Companies, non-profits, and foundations are defined as Legal persons by the law of the Republic of Estonia even when such entities do appear in public law and profit-making state agencies. These entities bear the liability of paying income tax at a rate of 20/80 on fringe benefits, gifts, donations, costs of entertaining guests, and unique to the income tax system of Estonia, on distributed profit (dividends) and payments from the equity capital. This is to ensure that dividends get reinvested in the company, rather than going into the private coffers of stakeholders. Although one must note that regularly paid dividends incur a reduced tax rate of 14/86.

Fringe benefits also attract social tax which is 33% or alternatively 13% in some cases.

• Value Added Tax

VAT is a state-imposed tax that is designed for persons who are registered as VAT liable. In Estonia that liability surfaces when one’s taxable supply exceeds £40,000 as calculated from the beginning of a year. An economic operator comes under the VAT with limited liability when his intra-Community acquisition of goods surpasses £10,000 as calculated from the beginning of a year. A parent undertaking with its subsidiaries also incurs VAT. One is also obligated to pay VAT if one accidentally adds VAT on issued invoices.

The related act in Estonia puts the rate at 20%, 9%, and 0% although the supply of goods and services that are of a social nature enjoys an exemption from VAT. The Estonian Value Added Tax system is not homogenous as it changes depending on whether the supplied goods are to be installed or assembled, whether the supplier is using new means of transport etc. Special VAT provisions are present with diplomats, foreign missions, international organizations, EU institutions, and armed forces of foreign states being the benefactors. The ETCB also has special schemes for the taxation of e-commerce and services.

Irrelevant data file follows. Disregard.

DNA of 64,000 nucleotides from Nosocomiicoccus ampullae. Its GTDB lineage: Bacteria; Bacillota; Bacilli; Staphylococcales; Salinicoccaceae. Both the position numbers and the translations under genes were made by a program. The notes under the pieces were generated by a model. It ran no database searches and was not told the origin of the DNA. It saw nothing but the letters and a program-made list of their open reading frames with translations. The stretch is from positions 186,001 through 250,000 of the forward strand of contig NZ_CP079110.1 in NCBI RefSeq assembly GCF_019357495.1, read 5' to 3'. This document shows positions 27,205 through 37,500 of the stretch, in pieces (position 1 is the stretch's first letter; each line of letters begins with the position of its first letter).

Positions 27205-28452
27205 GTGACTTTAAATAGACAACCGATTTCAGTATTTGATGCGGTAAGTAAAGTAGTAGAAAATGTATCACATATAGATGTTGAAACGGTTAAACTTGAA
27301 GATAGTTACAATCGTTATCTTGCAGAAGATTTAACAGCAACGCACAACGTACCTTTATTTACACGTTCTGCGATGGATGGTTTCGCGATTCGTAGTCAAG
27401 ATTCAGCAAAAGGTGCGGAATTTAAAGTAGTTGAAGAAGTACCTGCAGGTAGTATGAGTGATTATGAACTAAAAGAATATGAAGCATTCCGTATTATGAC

Special arrangements are granted for immovable items, scrap metal, precious metal, and metal products, and second-hand goods are also granted under this system.

• Excise Duties

The Alcohol, Tobacco, Fuel, and Electricity Excise Duty Act make it possible to impose a duty on these items. Packages that are placed in the Estonian market or that are acquired in any other member state of the EU and are imported to Estonia also come into the orbit of this act. For taxation of packaging, The Packaging Excise Duty Act functions separately.

• Other Taxes and Claims

The tax system in the Republic of Estonia is bifurcated into state and local taxes. The former is taken care of by The Estonian Tax and Customs Board and the latter by local governments on the basis of administrative contracts which can then be collected by The Estonian Tax and Customs Board.

The said board also collects many other charges, tolls, and claims such as Land tax which is imposed by the Land Tax Act on all land in Estonia save lands that prohibit economic activities, and Road Toll which applies to all heavy goods vehicles weighing over 3.5 tonnes that make use of the public road network, Environmental Charges that are imposed on persons that have legally been allowed to dislocate natural resources from their natural state, to emit pollutants or to do away with waste. The charges also apply to entities that do all these things illegitimately.